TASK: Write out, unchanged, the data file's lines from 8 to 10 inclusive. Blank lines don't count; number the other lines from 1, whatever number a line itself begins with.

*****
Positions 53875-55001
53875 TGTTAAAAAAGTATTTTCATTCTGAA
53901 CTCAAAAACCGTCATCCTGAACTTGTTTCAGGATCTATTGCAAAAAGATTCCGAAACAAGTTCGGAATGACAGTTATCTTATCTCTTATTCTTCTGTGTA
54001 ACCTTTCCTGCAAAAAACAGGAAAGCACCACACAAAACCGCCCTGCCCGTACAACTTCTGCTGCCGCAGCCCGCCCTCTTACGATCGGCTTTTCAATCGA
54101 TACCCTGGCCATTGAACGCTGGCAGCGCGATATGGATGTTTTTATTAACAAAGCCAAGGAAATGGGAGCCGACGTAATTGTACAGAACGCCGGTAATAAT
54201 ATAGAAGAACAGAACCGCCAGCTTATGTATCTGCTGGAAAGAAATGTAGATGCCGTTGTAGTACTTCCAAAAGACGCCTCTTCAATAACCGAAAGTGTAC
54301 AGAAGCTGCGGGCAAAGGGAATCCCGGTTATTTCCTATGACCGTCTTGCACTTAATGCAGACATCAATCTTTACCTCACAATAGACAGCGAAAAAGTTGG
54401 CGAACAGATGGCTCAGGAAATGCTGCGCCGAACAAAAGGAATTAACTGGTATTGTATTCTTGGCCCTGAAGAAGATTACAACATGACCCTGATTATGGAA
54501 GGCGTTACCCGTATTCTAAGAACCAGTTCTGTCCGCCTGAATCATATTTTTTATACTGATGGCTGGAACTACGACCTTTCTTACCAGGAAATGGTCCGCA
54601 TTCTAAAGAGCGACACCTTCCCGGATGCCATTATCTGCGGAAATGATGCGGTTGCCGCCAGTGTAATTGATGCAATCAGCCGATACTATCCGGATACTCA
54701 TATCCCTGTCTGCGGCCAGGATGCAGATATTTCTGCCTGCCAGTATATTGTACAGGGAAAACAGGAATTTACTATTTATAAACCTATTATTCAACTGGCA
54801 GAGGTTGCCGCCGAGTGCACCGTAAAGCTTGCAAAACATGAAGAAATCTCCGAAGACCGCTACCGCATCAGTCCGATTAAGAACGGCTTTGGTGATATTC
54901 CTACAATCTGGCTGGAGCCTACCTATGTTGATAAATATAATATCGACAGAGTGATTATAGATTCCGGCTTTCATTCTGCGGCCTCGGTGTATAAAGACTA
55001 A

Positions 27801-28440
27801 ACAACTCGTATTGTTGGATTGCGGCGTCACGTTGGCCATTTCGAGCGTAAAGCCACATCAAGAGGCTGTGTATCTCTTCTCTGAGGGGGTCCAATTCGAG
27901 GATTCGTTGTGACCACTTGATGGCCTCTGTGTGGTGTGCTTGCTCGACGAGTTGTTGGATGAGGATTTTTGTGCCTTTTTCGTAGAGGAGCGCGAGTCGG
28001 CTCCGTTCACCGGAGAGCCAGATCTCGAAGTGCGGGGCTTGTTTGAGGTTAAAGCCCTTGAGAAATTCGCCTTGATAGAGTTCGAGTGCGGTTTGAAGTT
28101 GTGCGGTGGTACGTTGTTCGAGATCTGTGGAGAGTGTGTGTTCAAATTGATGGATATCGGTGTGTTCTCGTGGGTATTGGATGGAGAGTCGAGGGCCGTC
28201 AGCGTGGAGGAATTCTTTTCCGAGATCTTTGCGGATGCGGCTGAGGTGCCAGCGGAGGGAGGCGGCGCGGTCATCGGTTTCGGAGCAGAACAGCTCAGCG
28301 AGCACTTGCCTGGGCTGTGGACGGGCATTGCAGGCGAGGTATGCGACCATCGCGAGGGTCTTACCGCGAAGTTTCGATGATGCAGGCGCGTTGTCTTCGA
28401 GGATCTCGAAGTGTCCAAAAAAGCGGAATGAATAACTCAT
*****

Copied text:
54401 CGAACAGATGGCTCAGGAAATGCTGCGCCGAACAAAAGGAATTAACTGGTATTGTATTCTTGGCCCTGAAGAAGATTACAACATGACCCTGATTATGGAA
54501 GGCGTTACCCGTATTCTAAGAACCAGTTCTGTCCGCCTGAATCATATTTTTTATACTGATGGCTGGAACTACGACCTTTCTTACCAGGAAATGGTCCGCA
54601 TTCTAAAGAGCGACACCTTCCCGGATGCCATTATCTGCGGAAATGATGCGGTTGCCGCCAGTGTAATTGATGCAATCAGCCGATACTATCCGGATACTCA